The concern is not principally about "people with disabilities". The concern is about respecting individual dignity and preventing a general devaluation of human life.

The responsibility of society begins with promoting the general Welfare. The responsibility of the mother and father is to raise their child.

With any compromise, the concern is that it will sponsor progressive corruption.

Nathan Alexander said...

My wife and I are trying to have children.
I'm 44, she's 41.

She only wants one.

She's from China, with all their societal attitudes toward pinning all hopes on one child to pass on the line.

If she gets pregnant and the baby has significant birth defects, I don't know how she's react. I have been weakly pro-life, but if she wants to abort, I don't think I can force her to not.

Inga said...

"You're shocked by some pretty silly stuff, Inga, but that's because you worship a false God.

There, I said it."

4/2/13, 11:47 AM

You say all sorts of stupid shit ST, what else is new?

Lucien said...

Based on the article, the author is interested in terminations of wanted pregnancies. Within that population, one would suspect that abortion results almost entirely from: 1) actual or predicted health problems of the fetus; and 2) actial or predicted health problems of the expectant mother.

For unwanted pregnancies where the woman initially decides to have an abortion, there may be no reason to test for Down syndrome, and hence no data, but the termination rate should be close to 100%. For unwanted pregnancies where the woman initially decides to go ahead with the pregnancy, a positive test for Down syndrome might result in a considerably higher termination rate than for the "wanted preganncy" population.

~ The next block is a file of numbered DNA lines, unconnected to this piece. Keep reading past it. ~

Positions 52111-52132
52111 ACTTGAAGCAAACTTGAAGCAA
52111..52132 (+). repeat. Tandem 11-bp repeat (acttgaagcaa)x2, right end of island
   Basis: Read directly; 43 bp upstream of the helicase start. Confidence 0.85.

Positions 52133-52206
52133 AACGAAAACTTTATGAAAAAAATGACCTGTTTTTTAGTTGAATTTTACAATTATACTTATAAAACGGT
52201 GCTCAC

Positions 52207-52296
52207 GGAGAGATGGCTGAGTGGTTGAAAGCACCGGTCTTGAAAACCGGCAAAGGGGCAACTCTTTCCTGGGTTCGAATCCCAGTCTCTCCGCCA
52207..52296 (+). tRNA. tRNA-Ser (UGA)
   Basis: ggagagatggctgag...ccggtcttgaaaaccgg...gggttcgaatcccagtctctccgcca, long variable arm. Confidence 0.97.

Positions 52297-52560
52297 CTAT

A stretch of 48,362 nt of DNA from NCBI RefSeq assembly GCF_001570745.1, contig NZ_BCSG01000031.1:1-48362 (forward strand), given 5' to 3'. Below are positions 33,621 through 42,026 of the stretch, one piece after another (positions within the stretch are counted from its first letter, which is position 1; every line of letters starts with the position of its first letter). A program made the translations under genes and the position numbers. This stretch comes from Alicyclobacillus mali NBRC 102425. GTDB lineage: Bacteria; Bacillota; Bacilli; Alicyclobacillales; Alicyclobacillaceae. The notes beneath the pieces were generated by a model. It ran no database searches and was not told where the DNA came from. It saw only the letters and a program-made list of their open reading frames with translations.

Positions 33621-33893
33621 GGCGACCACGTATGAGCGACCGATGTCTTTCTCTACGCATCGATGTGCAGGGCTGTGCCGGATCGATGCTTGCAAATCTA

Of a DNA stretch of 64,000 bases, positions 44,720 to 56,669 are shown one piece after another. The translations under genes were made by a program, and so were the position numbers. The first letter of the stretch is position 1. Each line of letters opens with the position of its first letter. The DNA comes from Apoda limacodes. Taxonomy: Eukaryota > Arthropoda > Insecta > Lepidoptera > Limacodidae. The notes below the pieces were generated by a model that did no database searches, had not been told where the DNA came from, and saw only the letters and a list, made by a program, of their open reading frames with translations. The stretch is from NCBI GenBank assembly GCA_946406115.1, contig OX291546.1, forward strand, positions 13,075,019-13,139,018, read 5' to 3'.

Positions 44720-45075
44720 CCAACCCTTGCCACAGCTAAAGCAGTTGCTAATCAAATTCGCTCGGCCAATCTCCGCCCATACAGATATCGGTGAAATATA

The aeticle doesn't seem to support the idea that some women may plan on abortion, and then decide against it solely because of a positive Down syndrome test result.

(By the way, what's the rate of false positives?)

Shouting Thomas said...

Why exempt gay fetuses from abortion?

I could make the same liberal argument as for Down's syndrome.

Liberals constantly tells us that gays must live under horrible oppression and that they are beaten down and insulted just like blacks under Jim Crow.

Wouldn't aborting the gay fetus be an act of mercy that saved the parent from the heartbreak of facing the end of his genetic line, and saved the poor fetus from the life of misery that gays must endure?

trumpetdaddy said...

Whenever man tries to put himself in God's place, only bad things happen. The internal agony people suffer when they try to make decisions with themselves in the place of God is inevitable.

It is rebellious arrogance of the highest order and the alienation that results is it's own punishment.

Pianoman said...

@ST: "So, is it OK to abort when and if the gay gene is discovered?"

Kind of a funny story -- I have a FaceBook friend who is a rabid foaming at the mouth Leftist. She has suddenly, out of nowhere, become pro-life ... and THIS is the reason. She's convinced that the "gay gene" discovery is imminent, that doctors will be able to devise a pre-nup test for it, and that parents will choose to abort for that reason alone.

I'm sure this caused her brain to start smoking ... and after the fire had settled down, she emerged as a pro-life advocate.

It's amazing what a little cognitive dissonance will do to a person.

Personally, I don't believe there is a "gay gene", so the question is moot. The Human Genome Project has been cranking away at this problem since 1990, and they haven't found it ... and I don't think they're going to either.

AReasonableMan said...

Nathan Alexander said...

If she gets pregnant and the baby has significant birth defects, I don't know how she's react. I have been weakly pro-life, but if she wants to abort, I don't think I can force her to not.


Which is reasonable.

Inga said...

"North Dakota can now make that decision for you."
---------------------
"I'm not the government of a state.

There is a difference, right? I'm not sure you can grasp that."

4/2/13, 11:52 AM